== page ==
Teaching our kids about kindness by reaping what we sow

Thursday, September 7, 2017 3:58 pm
Reading Time: 4 minutes

I was a bit excited today because my green-thumbed girlfriend came over and advised me that my pumpkins were ready for harvesting.

I added a rotten pumpkin to my compost pile and the compost just happened to be the right environment for the pumpkin seeds to grow.

Ezereve and daughter Ash in backyard

My daughter Ash was feeling ripped off because she had shown kindness to one of her siblings, and felt they owed her. I explained we can’t control others.

“But it’s not fair! I did something nice for them and they should do something nice for me!” Ash said.

I explained, that whatever we sow we will reap. In other words, what you plant in the soil you will harvest. If you plant pumpkin seeds you will reap pumpkins.

Every time you do something nice, something nice will come back to you. Every time you do something nasty, something nasty will come back to you.

“Whoever sows sparingly will also reap sparingly, and whoever sows generously will also reap generously.” 2 Corinthians 9:6

“Do not be deceived: God cannot be mocked. A man reaps what he sows.” Galatians 6:7

I asked Ash if anything good had happened to her lately.

“Yes, I’ve been accepted in to PEAC (Primary Extension and Challenge), I won $1000, and I keep finding dollar coins on the ground whenever we go out,” she answered.

I also added that she was healthy, had a family that loved her, and had her basic needs met. I asked her if she put a lot of kindness out.

“Yes. I help my brothers and sisters and I make food for our family. But it’s not fair when the others don’t do nice things back to me.”

I explained it doesn’t matter who receives the kindness. If she puts it out there, it will come back to her. I suggested that perhaps all of these good things were happening to her because of all the good she was putting out there.

“So it doesn’t matter if your brother or sister doesn’t repay the kindness you’ve shown them. You’re sowing kindness and you will be repaid in ways you don’t expect. This doesn’t mean you let people treat you badly or walk all over you. You still need to have boundaries. This just means, you put kindness out there because it will come back to you. It might not come back from the person you were kind to, but it will find its way back to you. If someone is nasty to you, you don’t need to take revenge because they are sowing nastiness, and unfortunately, it will come back to them. So if someone is nasty to you, don’t be nasty back, because that is sowing nastiness, and you don’t want that to come back to you.”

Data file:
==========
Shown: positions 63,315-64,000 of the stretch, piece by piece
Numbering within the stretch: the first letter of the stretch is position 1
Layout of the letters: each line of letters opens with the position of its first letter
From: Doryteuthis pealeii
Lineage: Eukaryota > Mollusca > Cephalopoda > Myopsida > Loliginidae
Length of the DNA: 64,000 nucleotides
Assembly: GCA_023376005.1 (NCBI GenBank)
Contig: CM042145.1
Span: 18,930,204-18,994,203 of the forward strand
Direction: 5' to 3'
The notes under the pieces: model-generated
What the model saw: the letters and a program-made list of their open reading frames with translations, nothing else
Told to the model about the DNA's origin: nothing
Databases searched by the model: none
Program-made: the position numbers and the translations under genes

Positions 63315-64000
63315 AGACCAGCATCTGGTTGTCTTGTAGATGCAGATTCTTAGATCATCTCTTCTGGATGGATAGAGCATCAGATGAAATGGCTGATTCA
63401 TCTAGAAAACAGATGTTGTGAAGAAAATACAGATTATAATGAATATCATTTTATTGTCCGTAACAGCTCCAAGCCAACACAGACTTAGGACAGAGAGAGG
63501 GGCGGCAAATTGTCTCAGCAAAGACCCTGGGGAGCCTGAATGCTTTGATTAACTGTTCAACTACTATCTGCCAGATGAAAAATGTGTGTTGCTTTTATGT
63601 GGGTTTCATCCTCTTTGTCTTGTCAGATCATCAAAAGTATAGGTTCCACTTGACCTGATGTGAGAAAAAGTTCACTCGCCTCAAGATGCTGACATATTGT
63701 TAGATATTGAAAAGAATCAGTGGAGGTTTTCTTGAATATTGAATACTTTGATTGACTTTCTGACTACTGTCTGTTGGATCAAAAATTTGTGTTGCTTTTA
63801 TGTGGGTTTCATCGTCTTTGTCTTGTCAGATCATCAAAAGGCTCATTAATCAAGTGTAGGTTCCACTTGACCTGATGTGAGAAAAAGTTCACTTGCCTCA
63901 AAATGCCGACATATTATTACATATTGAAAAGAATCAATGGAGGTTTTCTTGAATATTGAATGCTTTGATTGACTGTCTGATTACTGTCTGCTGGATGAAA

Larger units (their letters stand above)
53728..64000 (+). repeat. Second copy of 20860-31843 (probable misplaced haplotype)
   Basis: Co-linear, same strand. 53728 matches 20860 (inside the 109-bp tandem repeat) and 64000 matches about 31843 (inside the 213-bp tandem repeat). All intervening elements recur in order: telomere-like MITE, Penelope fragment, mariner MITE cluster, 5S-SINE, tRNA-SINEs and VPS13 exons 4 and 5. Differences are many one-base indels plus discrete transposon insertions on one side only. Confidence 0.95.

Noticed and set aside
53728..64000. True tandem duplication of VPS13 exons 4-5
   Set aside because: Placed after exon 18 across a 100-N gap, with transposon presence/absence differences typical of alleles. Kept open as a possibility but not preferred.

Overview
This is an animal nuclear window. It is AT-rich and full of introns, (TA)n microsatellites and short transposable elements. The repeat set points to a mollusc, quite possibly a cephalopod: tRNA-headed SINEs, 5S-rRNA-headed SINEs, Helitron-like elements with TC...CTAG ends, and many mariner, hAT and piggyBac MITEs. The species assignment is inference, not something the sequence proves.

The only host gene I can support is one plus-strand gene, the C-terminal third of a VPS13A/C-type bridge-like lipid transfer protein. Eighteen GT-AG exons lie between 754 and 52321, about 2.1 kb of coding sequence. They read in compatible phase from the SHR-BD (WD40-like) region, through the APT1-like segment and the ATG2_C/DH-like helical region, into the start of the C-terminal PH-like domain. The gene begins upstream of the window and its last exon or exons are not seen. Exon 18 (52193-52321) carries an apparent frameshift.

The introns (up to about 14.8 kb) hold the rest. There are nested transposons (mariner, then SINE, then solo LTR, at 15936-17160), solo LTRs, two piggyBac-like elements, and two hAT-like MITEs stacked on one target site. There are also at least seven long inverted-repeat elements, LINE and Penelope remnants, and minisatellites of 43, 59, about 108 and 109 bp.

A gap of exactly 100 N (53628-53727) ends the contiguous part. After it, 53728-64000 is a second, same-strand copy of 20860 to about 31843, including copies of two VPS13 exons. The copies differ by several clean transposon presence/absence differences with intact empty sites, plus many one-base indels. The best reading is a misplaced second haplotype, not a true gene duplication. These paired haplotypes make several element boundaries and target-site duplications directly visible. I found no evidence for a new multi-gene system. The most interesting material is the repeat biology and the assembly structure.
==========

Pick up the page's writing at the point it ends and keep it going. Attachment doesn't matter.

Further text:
The penny dropped and Ash gave me a really big hug. It was a beautiful moment.

The next day Ash was asked to sort the washing into piles and everyone was to fold their own washing. But Ash was folding everyone’s washing.

“I didn’t say you had to fold that washing, Ash.’ I said.

“I know, but I just want to put kindness out there. I know it will come back to me.”

Ash helped her sister Jewel with her homework and brought the shopping in from the car without being asked.

What am I sowing? What you sow is your actions, and your actions are determined by your thoughts.

What is my compost/environment like? Your environment is the people you surround yourself with. Is it a negative environment that cultivates gossip, ungratefulness or self-pity? Or is it nurturing, encouraging, uplifting, challenging?

Happy pumpkins

We’re not pumpkin plants. Therefore we choose our environment. If it’s not healthy, walk away and intentionally surround yourself with positive, like-minded people.

The pumpkins, or the fruit of positive things in your life will naturally take over like some pumpkin seeds that have been planted in some healthy compost, which is how you can teach your kids about kindness.

Are you mindful of what you’re sowing? Are you happy with your environment?

This article was origianlly posted on ezereve.com as How to teach kids about kindness

Ezereve is a stay-at-home mum of four and is passionate about making a difference. As a singer-songwriter, $35K has been raised through her music for charities that rescue children from trafficking. While auditioning live for the X Factor judges in 2016, Ezereve had a revelation that the best way to make a difference, was by being the best mum she could be. She is a parenting blogger, regular parenting columnist for the Northern Valleys News, and facilitates the ‘Setting up Generations’ Facebook group to support mums on their journey through motherhood. ezereve.com/blog | Follow Ezereve on Facebook | Instagram |Twitter

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